OSHA investigation points to fact that Carlson Tool & Manufacturing allegedly allowed a computer numerical controlled lathe to operate with its safety interlocks bypassed.
As he hand-polished a 40-inch long metal cylinder, a 36-year-old lathe operator at the Carlson Tool & Manufacturing Corp. in Cedarsburg, Wisc., became entangled in the machine’s operating spindle and suffered injuries that led to his death two days later. He had been employed at the company for two years.
During the investigation following the worker’s death on March 17, OSHA investigators found that Carlson Tool & Manufacturing allegedly allowed the computer numerical controlled lathe to operate with its safety interlocks bypassed. The interlocks prevent workers from coming in contact with moving machine parts.
“All too often, OSHA finds employers are complacent with machine safety features and bypass them to speed production,” said Christine Zortman, area director of OSHA’s Milwaukee office. “This worker’s tragic death was preventable. Carlson Tool & Manufacturing must re-evaluate its overall safety and health management system, including their machine safety programs and procedures to ensure they are effective.”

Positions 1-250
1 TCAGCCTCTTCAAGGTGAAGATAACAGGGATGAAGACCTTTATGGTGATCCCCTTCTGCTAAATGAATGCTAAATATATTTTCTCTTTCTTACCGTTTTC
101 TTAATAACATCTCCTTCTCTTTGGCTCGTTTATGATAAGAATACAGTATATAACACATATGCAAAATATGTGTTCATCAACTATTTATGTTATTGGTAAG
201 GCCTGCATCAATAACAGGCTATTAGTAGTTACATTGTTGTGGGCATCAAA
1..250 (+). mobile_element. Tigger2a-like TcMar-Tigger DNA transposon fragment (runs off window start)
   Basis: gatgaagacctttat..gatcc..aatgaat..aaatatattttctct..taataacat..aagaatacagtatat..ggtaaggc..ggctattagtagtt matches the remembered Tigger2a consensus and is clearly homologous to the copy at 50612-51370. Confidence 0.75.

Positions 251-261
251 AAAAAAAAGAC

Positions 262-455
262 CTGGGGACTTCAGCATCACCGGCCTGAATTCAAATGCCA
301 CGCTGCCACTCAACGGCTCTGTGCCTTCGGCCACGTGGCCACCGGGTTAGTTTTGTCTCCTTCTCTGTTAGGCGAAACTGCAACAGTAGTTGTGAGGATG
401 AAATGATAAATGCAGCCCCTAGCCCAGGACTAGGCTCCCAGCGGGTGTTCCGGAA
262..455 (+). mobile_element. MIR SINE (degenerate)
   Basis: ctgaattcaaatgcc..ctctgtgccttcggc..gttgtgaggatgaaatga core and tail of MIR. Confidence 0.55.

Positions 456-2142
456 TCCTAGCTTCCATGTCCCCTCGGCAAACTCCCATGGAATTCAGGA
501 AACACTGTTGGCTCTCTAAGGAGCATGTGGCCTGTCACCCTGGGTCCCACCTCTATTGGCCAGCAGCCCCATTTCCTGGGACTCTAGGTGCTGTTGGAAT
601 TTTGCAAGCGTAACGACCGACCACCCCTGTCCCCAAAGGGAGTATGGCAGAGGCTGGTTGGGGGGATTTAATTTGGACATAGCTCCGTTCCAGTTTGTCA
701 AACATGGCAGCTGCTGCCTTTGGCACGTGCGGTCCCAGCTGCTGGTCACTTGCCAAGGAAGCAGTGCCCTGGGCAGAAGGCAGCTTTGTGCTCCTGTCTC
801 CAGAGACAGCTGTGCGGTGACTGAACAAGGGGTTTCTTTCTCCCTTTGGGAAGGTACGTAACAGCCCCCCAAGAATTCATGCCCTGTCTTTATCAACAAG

OSHA’s inspection found the lathe’s door that provided guarding was open, exposing the worker to the machines rotating parts. Unrelated to the incident, agency inspectors found that the company also failed to follow proper procedures to fully power down equipment to prevent sudden movement or starts.
OSHA cited the company for one alleged willful and one alleged serious violation of machine safety standards and has proposed penalties of $124,709.
Based in Cedarburg, Carlson Tool & Manufacturing Corp. has 15 business days from receipt of its citations and penalties to comply, request an informal conference with Zortman or contest the findings before the independent Occupational Safety and Health Review Commission.